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I have a client connected to the server (TCP connection). In the case when server crashes (I disconnect it) my client needs to be connected to another server, in order to continue service. But when the first server comes back, I need to reconnect client to it again. I was able to connect my client to the back up server after the first server crashes, but I have a problem with reconnecting my client to the first server. I made a function create_newconnect() for reconnecting to the server, but it doesn't work (that is why I'm not calling it in the code) I tried to simplify my program as much as I could, so it wouldn't be to big This is a client side

#include <stdlib.h>
#include <stdio.h>
#include <ctype.h>
#include <sys/types.h>
#include <sys/socket.h>
#include <netinet/in.h>
#include <signal.h>
#include <string.h>
#include <arpa/inet.h>
#include <time.h>
#define SIZE sizeof(struct sockaddr_in)


struct sockaddr_in server;
void tcp_protocol();//execute client tcp protocol
void server_check();
void tcp();
void create_newconnect();

int main (int argc, char *argv[])
{

    int portno;

    //Test for correct number of arguments
    if (argc != 3)
    {
        fprintf(stderr, "Usage:  %s Port# IP Address \n", argv[0]);
        exit(1);
    }
    portno = atoi(argv[1]);//convert  port # to int
    server.sin_family = AF_INET;
    server.sin_port = htons(portno);
    server.sin_addr.s_addr = inet_addr(argv[2]);//use client ip address
    tcp();//call tcp function
    return 0;
}
void tcp()
{
   int sockfd;
   char c ;
   //create socket
   if ((sockfd = socket(AF_INET, SOCK_STREAM, 0))==-1)
   {
       perror ("socket call faild");
       exit (1);
   }
   //connect to the server
   if (connect (sockfd, (struct sockaddr *)&server, SIZE)==-1)
   {
       perror ("connect call faild");
       exit (1);
   }
   while(1)
   {
  printf("Enter char\n");
  scanf("%c",&c);
      server_check(sockfd);
      //send packet to server
      if (send(sockfd, &c, sizeof(c),0)<0)
      {
         printf("error sending\n");
      }
      //if packet is received from server
      if(recv(sockfd, &c, sizeof(c),0)>0)
      {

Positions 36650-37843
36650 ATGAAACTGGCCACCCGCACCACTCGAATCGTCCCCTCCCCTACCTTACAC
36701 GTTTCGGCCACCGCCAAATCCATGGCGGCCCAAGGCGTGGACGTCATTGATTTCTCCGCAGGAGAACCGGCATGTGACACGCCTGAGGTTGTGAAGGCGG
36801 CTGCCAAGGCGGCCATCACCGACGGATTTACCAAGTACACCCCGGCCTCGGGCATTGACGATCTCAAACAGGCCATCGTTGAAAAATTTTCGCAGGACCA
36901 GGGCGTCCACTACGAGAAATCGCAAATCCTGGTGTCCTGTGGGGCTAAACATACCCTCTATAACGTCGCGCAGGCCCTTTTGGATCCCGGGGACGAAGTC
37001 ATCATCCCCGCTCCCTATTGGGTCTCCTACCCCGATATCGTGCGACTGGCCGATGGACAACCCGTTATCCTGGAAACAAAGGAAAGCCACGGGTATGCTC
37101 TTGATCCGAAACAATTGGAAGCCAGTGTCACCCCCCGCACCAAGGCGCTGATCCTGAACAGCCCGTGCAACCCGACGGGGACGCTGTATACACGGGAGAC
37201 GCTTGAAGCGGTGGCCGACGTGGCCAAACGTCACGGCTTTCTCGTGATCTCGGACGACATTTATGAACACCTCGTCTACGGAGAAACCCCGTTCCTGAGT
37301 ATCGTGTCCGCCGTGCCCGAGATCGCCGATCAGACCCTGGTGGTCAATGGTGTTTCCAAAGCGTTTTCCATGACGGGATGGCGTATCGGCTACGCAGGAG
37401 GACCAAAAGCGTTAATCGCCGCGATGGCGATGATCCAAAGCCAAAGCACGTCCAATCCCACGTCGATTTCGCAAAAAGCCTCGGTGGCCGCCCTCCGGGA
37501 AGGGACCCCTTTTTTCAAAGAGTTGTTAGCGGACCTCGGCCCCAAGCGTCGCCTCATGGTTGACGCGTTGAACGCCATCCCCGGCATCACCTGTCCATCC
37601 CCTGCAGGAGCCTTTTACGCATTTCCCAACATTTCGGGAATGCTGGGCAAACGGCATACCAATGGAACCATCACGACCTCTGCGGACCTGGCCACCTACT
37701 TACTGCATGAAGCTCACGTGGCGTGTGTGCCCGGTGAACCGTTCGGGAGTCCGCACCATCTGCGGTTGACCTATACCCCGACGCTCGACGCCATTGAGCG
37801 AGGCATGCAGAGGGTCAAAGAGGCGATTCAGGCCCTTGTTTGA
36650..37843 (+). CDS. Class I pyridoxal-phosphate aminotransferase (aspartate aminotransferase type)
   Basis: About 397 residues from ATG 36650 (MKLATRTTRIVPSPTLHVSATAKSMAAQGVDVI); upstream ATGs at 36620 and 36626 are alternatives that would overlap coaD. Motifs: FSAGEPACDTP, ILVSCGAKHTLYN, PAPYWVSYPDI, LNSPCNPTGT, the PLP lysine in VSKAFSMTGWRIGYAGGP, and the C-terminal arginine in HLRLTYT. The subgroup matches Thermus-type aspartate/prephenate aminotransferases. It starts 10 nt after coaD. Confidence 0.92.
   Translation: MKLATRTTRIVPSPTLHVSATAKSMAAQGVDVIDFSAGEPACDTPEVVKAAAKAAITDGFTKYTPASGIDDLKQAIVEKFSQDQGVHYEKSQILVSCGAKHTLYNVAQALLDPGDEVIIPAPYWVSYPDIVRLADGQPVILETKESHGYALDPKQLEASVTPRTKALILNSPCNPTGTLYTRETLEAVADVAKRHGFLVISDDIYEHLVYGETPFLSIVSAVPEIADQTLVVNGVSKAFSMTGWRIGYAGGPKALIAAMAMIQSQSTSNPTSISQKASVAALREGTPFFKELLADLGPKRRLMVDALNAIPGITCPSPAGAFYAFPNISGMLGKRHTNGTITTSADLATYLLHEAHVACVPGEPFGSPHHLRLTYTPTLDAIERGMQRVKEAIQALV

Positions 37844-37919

printf("server's respond %c\n", c);//print result
      }
   }
close(sockfd);
}


void server_check(int sock)
{
    char b ='b';
    //send packet to server
    if (send(sock, &b, sizeof(b),0)<0)
        printf("error sending\n");
    //if packet is received from server
    if((recv(sock, &b, sizeof(b),0)>0))
    {
        printf("server responded\n");

    }
    else//if server is not responding
    {
    printf("server crashed\n");
        close(sock);//close socket
        server.sin_port = htons(5002);
        server.sin_addr.s_addr = inet_addr("127.0.0.1");
        tcp();//create new connection
    }


}
void create_newconnect()
{
    int newsockfd;
    server.sin_port = htons(5001);
    //create socket
    if ((newsockfd = socket(AF_INET, SOCK_STREAM, 0))==-1)
    {
        perror ("socket call faild");
        exit (1);
    }
    //connect to the server
    if (connect (newsockfd, (struct sockaddr *)&server, SIZE)==-1)
    {
        perror ("connect call faild");
        exit (1);
    }
        tcp();//call function to execute tcp protocol

 }
share|improve this question
1  
It would be helpful to know what is not working for you and the diagnostics you see. I can see a number of problems in the code, but making it work against a test service I implemented may not address your issues. Does your real situation have the client and both the primary and backup server all residing on the same host, or is that an artifact of your test version? Are you wanting this test program fixed, or answers on how to solve the original problem of a client automatically failing between primary and backup servers? – gwaigh Nov 26 '13 at 3:21